This week’s Friday Poem is ‘Fixative’ by Rosalind Hudis from her new collection Restorations which was published earlier this week.
Inspired by the art restorer’s keen eye and by a vivid empathy for people and events, Restorations, is a journey through memory. Suffused with colour, inspired by thoughts of people and places, by artefacts and how the passage of time shifts perspectives and erodes surfaces, these poems are beautifully complex explorations, full of curiosity and the adventure of seeing and listening.
“If a poem is like a picture, these are history paintings, rich in human detail and many-layered in their brushwork.” – Matthew Francis
This week’s Friday Poem is ‘Ash’ by Robert Walton from his collection Sax Burglar Blues.
Sax Burglar Blues by Robert Walton is packed with memory, incident, observation, opinion, humour, outrage and elegy. Subjects include: woodlice, jazz, teachers, grandparents, a canary who runs for President, Sisley’s lovely painting of the Gower, the iconoclastic poet John Tripp, a night bus named after Dusty Springfield, a Dad who loves Cardiff City, the annoying closure of bookshops and much more.
‘Dip into Walton’s jazzed-up version of the world and you will inevitably surface from the pages in a brighter hue.’ – Wales Arts Review
Displaying his characteristic flair, craft and intelligence, Crucefix’s poems often begin with the visible, the tangible, the ordinary, yet through each act of attentiveness and the delicate fluidity of the language they re-discover the extraordinary in the everyday.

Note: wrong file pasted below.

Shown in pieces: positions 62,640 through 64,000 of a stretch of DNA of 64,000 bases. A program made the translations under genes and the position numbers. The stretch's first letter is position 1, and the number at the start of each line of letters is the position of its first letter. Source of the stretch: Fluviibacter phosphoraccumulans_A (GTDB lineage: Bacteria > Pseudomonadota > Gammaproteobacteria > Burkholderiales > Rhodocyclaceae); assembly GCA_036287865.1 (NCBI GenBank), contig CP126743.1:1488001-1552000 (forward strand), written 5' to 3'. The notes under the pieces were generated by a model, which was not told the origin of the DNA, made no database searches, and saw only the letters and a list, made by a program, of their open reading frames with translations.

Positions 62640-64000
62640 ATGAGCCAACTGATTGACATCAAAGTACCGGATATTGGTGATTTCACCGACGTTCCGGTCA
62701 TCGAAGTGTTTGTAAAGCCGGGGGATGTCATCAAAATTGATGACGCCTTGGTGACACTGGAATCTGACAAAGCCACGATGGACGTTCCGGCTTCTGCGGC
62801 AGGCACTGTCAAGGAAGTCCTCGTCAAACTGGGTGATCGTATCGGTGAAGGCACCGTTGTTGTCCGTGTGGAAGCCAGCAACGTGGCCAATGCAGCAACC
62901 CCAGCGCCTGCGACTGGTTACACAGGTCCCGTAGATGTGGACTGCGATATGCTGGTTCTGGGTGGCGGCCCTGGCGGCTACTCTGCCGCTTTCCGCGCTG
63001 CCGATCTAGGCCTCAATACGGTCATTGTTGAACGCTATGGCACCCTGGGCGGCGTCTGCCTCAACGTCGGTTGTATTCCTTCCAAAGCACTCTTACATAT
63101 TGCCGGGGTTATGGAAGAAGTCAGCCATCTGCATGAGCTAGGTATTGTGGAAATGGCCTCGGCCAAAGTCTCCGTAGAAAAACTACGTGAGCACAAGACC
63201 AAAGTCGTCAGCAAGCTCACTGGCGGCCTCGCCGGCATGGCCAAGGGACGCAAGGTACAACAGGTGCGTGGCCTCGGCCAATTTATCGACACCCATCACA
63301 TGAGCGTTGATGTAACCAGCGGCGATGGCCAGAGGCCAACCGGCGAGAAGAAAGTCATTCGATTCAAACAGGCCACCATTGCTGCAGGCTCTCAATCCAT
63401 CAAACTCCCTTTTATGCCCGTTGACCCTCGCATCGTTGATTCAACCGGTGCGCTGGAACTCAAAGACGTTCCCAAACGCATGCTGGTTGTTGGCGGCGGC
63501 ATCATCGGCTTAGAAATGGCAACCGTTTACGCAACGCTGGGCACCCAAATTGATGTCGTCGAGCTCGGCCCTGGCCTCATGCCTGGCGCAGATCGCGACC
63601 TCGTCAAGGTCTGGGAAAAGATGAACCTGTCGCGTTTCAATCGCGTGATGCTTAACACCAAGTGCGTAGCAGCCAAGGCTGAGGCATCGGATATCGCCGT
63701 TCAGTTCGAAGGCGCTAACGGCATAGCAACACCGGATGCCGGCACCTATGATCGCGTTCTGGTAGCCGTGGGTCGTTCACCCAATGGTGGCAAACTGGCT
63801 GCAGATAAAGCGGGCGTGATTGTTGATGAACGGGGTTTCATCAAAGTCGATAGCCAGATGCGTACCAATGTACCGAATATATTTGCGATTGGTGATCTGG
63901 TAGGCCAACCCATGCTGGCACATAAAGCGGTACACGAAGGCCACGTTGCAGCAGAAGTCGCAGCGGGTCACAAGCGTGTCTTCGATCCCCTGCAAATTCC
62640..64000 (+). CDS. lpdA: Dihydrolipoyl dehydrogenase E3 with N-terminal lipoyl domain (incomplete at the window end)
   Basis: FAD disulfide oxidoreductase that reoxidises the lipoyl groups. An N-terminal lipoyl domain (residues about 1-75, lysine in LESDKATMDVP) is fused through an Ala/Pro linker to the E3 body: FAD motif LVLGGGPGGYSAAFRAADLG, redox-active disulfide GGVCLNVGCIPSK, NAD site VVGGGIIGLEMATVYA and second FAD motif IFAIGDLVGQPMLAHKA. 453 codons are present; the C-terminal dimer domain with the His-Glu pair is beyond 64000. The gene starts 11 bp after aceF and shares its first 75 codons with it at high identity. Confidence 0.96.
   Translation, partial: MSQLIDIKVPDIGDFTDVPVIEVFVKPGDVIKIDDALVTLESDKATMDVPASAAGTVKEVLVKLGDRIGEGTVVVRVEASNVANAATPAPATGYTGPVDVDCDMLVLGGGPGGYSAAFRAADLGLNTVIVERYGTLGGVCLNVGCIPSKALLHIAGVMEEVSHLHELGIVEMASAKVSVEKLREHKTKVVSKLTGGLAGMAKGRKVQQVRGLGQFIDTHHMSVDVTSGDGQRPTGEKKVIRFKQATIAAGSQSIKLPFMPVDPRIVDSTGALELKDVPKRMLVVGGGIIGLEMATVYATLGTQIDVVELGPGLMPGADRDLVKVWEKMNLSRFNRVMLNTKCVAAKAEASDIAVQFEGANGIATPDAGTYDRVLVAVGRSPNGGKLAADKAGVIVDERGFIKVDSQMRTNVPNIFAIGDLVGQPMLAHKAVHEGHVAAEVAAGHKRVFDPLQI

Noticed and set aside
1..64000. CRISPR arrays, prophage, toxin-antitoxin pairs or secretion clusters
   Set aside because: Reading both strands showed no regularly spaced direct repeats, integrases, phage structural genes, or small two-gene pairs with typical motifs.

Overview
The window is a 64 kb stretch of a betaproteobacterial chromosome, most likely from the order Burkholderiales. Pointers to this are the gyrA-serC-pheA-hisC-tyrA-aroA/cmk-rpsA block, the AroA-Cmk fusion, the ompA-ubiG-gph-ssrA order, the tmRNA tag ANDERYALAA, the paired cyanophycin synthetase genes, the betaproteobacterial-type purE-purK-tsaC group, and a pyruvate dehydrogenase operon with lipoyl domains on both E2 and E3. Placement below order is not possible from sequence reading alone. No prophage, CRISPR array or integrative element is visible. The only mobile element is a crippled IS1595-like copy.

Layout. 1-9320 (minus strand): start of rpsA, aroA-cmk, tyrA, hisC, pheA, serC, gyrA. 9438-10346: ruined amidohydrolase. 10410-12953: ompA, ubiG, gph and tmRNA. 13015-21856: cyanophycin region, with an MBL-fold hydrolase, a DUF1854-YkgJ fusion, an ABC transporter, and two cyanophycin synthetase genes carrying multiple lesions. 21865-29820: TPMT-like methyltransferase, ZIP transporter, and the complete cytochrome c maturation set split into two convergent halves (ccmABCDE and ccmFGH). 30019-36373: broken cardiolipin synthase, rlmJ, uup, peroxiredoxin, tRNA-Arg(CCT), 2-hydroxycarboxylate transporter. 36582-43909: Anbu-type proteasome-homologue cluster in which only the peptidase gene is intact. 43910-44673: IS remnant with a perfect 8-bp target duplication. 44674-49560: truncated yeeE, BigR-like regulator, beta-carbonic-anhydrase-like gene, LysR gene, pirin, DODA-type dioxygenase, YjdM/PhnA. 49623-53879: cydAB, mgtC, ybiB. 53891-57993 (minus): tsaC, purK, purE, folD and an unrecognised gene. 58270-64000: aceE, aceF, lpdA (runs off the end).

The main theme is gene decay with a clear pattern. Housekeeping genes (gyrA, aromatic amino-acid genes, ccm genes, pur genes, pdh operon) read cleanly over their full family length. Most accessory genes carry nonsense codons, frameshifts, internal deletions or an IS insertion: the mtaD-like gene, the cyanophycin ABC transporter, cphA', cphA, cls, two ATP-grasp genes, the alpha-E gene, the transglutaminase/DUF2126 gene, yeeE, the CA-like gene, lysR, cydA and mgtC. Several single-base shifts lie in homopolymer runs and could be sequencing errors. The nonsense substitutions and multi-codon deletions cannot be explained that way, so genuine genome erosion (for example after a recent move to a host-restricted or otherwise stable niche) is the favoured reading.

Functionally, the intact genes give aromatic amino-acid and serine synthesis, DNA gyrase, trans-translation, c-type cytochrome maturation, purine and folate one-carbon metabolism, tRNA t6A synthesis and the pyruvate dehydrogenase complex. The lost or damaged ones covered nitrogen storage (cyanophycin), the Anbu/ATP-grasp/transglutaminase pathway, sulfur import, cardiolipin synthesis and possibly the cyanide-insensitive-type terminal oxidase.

‘…highly wrought, ambitious, thoughtful – and very good.’ – The Sunday Times
In her second collection, We Could Be Anywhere by Now, Katherine Stansfield brings us poems about placement and displacement full of both wry comedy and uneasy tension. Stints in Wales, Italy and Canada, plus return trips to her native Cornwall all spark poems delighting in the off-key, the overheard, the comedy and pathos of everyday life.
‘multi-layered and full of surprising transitions’ – Patrick McGuiness
This week’s Friday Poem is ‘Dear Anne Monroe, Healthcare Assistant’ by Bryony Littlefair from her Mslexia prize-winning pamphlet Giraffe.
Poems need head, heart, and soul but this particular pamphlet has an extra ingredient – a feminist kick. There is a good deal of wit on display, but also a wonderful humanity. There are also other novelistic qualities: clarity of language and the use of realism, a feeling for plot and incident, an eye and ear for character. The author indicates emotion and relationships in a myriad of subtle ways: heartbreak can be summarised by one glance at the ‘Lido’. Love can be inferred by the tender description of someone from the back, as they are walking away. Giraffe, the title and a euphemism for happiness, is a beguiling, beautiful and entertaining debut pamphlet of poems.
This week’s Friday Poem is ‘Crocodile’ by Jonathan Edwards from his collection Gen.